What Gets Left Out and What Stays In: Reflections on Storytelling
Posted on March 28, 2019
When reporters reach out and tell us they are doing a story about SNHU, we always open our doors, welcome them in, and give them as much accurate information as we can. While not everyone agrees with me that we should do so (call it basic mistrust of the media), I have always felt that A) if they are going to tell our story with or without our participation, it’s better to at least give them good information in the hopes they get it right and B) we have a story of which we are justifiably proud.
Also, I like journalists and believe most of them want to tell a story fairly and honestly. Many years ago I was a stringer for the Westfield Evening News and later a summer reporter for the Palmer Journal (and editor of my college newspaper). I read four papers each day (yep, still in print copy) and I’m a news junkie and I have enormous respect for the work of journalists. In these times in which we live, I think their job is more important than ever.
But every time someone does a story on us, I brace myself for that first reading. How will they frame the story? What will they get right, wrong, or at least incomplete? Writers have word limits and must make tough choices, but those choices inevitably shape the narrative. Even when the reporter nails it, an editor can make changes or leave important elements on the cutting room floor. I was wide awake at 6 a.m. today (I am usually anyway) and eager to read the story from Forbes when it went live.
So, what do I think?
The story is fine and largely accurate in terms of facts. I think it is also a fair story, which is all one can hope for in the end. But it’s the choice of what to include and what to leave out (perhaps the reporter’s choice, but possibly the editor’s) that creates the underlying themes. Let me give an example. The story says:
“As for its six-year completion rate, a measure that’s considered important, SNHU’s is 48% for students pursuing bachelor’s degrees, though LeBlanc says, somewhat defensively, that if students who drop out after their first course are removed from the count, it jumps to 52%. That still puts SNHU multiple points below the national average completion rate of 60.8% for students pursuing bachelor’s degrees, according to government figures. ‘I’m proud of our completion rate and I also want it to get much better,’ he says.”
So, what’s left out? The national average is for all students. If you consider the adult learners we educate, graduation rates are often in the single digits and low teens. While we shared that point, it didn’t make it into the story and this bit makes it look like we slightly underperform, when in fact we greatly over-perform for this student cohort. The story accurately points out that we have never made the Forbes “650 Best Colleges” list, but if you look at a list of best colleges for working adults, we are in the top 25. And yes, we want to do better still (in everything we do).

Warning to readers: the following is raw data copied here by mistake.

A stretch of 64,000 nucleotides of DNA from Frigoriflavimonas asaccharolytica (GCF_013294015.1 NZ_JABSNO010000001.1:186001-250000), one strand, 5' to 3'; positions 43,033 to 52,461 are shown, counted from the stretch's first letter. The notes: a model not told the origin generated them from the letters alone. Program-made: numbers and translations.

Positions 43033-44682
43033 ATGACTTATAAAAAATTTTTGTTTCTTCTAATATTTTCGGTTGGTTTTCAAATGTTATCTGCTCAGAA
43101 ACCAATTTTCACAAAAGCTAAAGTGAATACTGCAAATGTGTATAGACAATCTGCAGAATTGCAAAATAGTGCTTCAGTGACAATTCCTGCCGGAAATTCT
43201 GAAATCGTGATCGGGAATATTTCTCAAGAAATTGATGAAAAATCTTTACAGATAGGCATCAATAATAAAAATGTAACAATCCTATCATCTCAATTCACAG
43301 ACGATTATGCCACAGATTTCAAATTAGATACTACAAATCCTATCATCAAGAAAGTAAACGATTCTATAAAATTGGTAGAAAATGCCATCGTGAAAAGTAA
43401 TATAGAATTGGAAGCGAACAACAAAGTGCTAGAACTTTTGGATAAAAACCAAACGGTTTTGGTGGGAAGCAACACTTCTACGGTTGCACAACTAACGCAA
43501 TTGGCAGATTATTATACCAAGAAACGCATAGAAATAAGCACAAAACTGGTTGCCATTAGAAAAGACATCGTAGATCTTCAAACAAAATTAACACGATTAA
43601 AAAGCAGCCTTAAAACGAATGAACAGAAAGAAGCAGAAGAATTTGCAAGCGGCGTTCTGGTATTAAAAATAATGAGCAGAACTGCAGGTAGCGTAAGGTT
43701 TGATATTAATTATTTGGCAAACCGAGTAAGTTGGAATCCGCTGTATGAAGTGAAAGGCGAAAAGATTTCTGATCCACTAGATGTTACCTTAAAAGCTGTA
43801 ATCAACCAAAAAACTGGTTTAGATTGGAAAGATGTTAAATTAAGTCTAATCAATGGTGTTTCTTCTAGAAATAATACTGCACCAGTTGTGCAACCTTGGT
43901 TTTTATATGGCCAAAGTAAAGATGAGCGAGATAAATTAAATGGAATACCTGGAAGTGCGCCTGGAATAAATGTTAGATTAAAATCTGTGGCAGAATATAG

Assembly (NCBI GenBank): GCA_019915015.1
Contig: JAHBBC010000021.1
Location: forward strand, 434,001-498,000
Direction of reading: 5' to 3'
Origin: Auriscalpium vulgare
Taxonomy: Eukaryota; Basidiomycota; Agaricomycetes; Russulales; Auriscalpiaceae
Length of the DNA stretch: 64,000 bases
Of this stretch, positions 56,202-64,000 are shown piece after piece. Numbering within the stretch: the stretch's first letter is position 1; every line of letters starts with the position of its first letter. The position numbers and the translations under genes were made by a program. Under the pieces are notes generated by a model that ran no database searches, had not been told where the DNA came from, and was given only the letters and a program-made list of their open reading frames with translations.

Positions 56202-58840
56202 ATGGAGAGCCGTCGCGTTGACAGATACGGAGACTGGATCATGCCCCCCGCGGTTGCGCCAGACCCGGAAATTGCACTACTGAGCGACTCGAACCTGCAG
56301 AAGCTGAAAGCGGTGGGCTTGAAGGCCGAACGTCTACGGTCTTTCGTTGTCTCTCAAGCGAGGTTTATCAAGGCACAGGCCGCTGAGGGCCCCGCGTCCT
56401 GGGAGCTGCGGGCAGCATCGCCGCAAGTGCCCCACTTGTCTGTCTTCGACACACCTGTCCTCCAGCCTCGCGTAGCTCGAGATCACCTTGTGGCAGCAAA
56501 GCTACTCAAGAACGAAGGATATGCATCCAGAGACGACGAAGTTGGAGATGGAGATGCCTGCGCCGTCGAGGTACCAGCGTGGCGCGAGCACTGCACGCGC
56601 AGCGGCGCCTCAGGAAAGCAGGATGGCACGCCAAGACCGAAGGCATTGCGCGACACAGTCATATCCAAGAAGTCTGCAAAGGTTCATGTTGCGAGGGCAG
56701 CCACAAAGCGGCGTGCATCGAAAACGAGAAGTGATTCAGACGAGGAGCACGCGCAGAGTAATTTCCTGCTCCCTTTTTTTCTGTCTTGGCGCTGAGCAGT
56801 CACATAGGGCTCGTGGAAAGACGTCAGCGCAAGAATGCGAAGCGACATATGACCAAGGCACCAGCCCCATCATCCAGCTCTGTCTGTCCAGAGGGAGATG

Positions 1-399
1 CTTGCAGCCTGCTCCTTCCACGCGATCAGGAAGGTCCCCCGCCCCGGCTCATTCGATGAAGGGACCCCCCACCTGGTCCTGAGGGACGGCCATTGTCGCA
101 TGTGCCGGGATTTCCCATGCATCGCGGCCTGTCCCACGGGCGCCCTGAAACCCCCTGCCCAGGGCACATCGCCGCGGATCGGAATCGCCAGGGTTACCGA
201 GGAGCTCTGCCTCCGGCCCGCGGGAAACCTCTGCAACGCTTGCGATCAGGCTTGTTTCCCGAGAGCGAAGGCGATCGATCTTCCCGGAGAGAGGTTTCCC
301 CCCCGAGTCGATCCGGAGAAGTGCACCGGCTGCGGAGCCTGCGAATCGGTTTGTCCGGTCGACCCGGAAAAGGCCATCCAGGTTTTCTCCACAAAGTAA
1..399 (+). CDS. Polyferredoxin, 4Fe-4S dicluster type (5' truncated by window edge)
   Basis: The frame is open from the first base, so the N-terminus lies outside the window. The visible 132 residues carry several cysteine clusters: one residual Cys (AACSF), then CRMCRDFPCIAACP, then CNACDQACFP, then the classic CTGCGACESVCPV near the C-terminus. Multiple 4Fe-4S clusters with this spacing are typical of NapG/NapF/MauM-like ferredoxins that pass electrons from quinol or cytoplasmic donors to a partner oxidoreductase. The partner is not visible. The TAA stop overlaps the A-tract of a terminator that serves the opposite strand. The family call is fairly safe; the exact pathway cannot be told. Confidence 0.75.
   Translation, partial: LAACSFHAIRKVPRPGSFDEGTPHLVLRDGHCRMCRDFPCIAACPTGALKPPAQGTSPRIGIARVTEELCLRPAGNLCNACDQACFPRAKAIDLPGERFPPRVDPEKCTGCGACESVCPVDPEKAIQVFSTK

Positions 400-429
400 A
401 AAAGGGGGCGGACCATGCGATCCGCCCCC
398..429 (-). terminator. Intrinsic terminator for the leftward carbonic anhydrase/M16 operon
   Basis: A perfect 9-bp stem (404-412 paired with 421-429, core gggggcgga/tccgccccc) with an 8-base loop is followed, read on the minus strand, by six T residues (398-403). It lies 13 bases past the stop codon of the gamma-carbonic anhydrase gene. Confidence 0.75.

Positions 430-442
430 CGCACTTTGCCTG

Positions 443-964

Another example. The story says: “SNHU still has a 300-acres campus, dotted with slick new buildings paid for with online revenue.”
That is absolutely true. What isn’t said here?
Those online revenues are doing so much more to support our students and community, including:
- Reinvesting in our technology and platforms to provide the best experience for our students.
- Providing more than $50m in institutional aid to students every year.
- Helping pay for the world’s most ambitious attempt to bring full degree programs to refugees.
- Setting up an emergency fund to assist students or employees impacted by the recent shutdown of the federal government.
- Covering the cost of educating 1,000 DACA students.
- Opening the Center for New Americans in our hometown.
- Offering award winning benefits to our employees.
- Making a multi-million-dollar commitment to LRNG and the 55,000 low income youth they serve.
If you leave those facts out and only mention “slick new buildings,” it makes the use of our budget surplus seem more glitzy than good. If you report the fuller story, you realize that as a nonprofit we can help the underserved and those slick new buildings are replacing old and worn out infrastructure for our main campus students.
What you include and leave out is really important. There are other examples in the story, but we have to be philosophical about the choices of reporters and editors.
If I have one regret for the Forbes story, it’s that SNHU has a fierce passion about its mission and the transformational power of education — it’s what fuels us. If a good story includes capturing the essence of a place, this feels like that key part of what we do and who we are is missing here. Another recent story in The Chronicle dubbed us a “mega-university,” sharing with the Forbes story an obsession with our size, when our obsession is neither our budget nor our size, but our mission.
When Kirk Kolenbrander recently left MIT to lead our reinvention of engineering education, he didn’t come to us because of the size of our budget (MIT’s is much larger). He came because of the impact we have on students not served by traditional higher education. He also came to help us create “the college of the future,” to borrow from the Forbes headline.
I am painfully aware of our shortcomings and the areas where we need to improve, but 95% of our students tell us they would choose SNHU again if they were just starting their educational journey and the same percentage say they would recommend us to family and friends. When I write our story someday, that will be my lede.